Riding home on the subway, Patrick Stein casually looked around at fellow passengers. Two things stood out: 1) As a 50-something, he was probably one of the oldest commuters. The median age in this North African city was 26. 2) Everyone had earbuds and stared at their phones, each person in their own private world.
The International Mission Board missionary silently wondered what it would take to get people as interested and engaged in Bible stories. As the train clanked along, an idea took shape. Why not create oral Bible stories to put on phones? Because people listened to their phones with headphones or earbuds, no one would know what they were listening to—creating a natural level of privacy in this Muslim-majority region.
For months Stein’s team of veteran missionaries and local believers had prayed strategically for the Holy Spirit to show them a way to reach their city in a new way and the answer came on this train ride.
“We looked at prayer as kind of a walkie talkie in the time of war. It was like we prayed, ‘Hey, we need fire power right there,’” Stein said, remembering how they pinpointed prayers to needs and watched God powerfully respond. “We prayed specifically for a way to share Bible stories in a language the everyday person could understand.”
The local Bible, Stein explained, is written in a dialect no one speaks. In this city of millions, even people who read well use an English Bible because it’s easier to understand. More than a decade of living in this culture made Stein aware that using either of these Bibles wasn’t the way to go anyway. While many in the city are literate, Stein’s team understood the natural way of learning for most is still orally. Plus, if they wanted to reach the “everyday person” selling a soft drink on the side of the road, paper wasn’t going to work.
It took two years for the team to create 50 Story Together Bible Stories in the local modern language with a story arc called, The Promised Savior. All stories point to Jesus, whether it is from the Old Testament or Revelation.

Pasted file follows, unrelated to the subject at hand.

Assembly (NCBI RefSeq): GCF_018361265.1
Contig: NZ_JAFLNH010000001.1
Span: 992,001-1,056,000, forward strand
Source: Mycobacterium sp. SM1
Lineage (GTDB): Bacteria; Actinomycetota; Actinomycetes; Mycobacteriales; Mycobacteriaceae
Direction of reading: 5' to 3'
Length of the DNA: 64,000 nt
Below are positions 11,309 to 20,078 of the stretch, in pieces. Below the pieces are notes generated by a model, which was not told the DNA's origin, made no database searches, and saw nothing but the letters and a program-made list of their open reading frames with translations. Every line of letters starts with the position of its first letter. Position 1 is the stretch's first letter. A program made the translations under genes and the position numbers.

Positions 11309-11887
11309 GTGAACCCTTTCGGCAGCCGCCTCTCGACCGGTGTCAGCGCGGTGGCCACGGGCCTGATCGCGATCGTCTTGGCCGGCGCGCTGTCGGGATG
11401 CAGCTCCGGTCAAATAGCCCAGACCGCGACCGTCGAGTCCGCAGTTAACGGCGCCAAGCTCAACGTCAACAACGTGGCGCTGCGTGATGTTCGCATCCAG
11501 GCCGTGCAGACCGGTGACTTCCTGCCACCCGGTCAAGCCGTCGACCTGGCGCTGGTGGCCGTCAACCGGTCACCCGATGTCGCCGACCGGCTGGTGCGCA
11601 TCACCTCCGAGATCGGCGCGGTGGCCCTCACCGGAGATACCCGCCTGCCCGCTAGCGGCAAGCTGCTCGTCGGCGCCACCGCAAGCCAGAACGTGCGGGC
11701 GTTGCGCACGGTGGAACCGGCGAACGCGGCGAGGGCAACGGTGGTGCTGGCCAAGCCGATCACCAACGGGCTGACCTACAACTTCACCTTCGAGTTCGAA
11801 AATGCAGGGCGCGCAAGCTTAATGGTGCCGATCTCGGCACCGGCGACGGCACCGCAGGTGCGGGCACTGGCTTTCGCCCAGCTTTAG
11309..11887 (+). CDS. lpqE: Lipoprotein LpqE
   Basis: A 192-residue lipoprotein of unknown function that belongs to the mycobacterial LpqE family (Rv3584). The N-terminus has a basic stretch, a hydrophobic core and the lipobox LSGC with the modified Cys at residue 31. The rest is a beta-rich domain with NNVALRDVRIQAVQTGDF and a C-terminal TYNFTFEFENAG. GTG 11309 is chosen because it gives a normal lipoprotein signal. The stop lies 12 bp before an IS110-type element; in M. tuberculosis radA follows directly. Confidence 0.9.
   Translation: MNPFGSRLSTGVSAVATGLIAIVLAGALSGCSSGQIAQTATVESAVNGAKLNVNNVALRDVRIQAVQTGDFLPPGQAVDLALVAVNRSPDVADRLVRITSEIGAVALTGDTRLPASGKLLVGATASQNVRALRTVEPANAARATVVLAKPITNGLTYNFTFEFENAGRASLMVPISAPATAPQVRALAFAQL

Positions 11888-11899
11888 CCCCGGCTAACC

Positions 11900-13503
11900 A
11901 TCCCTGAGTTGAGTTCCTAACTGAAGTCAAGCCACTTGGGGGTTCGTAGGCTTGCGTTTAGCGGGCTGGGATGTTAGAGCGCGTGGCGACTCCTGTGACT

“We have a story team made up entirely of national believers who craft the stories in a simple, clear and understandable way,” Stein said. “We used professional actors to record them because we wanted it engaging and to draw people in.”
The two-minute stories—available as video or audio—are used for evangelism and discipleship and downloaded from a website. Stephens Amani, a local pastor, has used this method for sharing the gospel. As he explained the simplicity of the story arc leading to Jesus, he smiled and added it is an easy way to bring people to the King of kings.
“This is something very easy to use and people really like it,” Amani said. “People are sharing it on social media with each other.”
Moving the stories to social media was a natural extension of the project. In a region where Christians are often persecuted, it provided another layer of privacy for evangelism. A story could be posted so anyone can watch it. Then, a person can ask questions via the comments. Many have no one they can safely ask questions to about Christianity.
On the other end of the social media is a team of trained local believers. Stein said there are a lot of trolls just fishing for an argument or to find the identity of Christians. The local believers have learned how to sift through the noise and find the person who is truly seeking the Lord.
“Using social media like this to spread the gospel isn’t 100% fool proof,” Stein said, noting there’s always some risk in this region when sharing the good news. “The local believers decided spreading the gospel is worth the risk.”
A heart or sad face emoji on a post can lead to a gospel conversation that changes a life for eternity. One man saw an advertisement for the Jesus stories on social media. He began to engage with local believers online, asking them deeper questions.
“Then it came time to meet in person,” Stein said, explaining that the purpose is to take those seeking the Truth from online to a face-to-face encounter. “This man met with our national partner, heard the gospel and became a follower of Jesus. He is now being discipled using the 50 stories.
“This is just one story of how this Story Together Bible Stories project has been instrumental in being a first contact with the Word of God,” he added.
Stein invites you to be a part of this project by praying and giving:
- Pray for safety and discernment for volunteers who answer social media requests. Ask God to show them who is really seeking Jesus.
- New believers are to be baptized soon. They were evangelized and discipled through this project. Pray for them to tell their friends and family about their gospel transformation.
- It’s time to create new Bible stories. Seven are already planned but need to be recorded. Consider giving so this project may continue to safely reach people through simple, everyday language.
Some names have been changed due to security.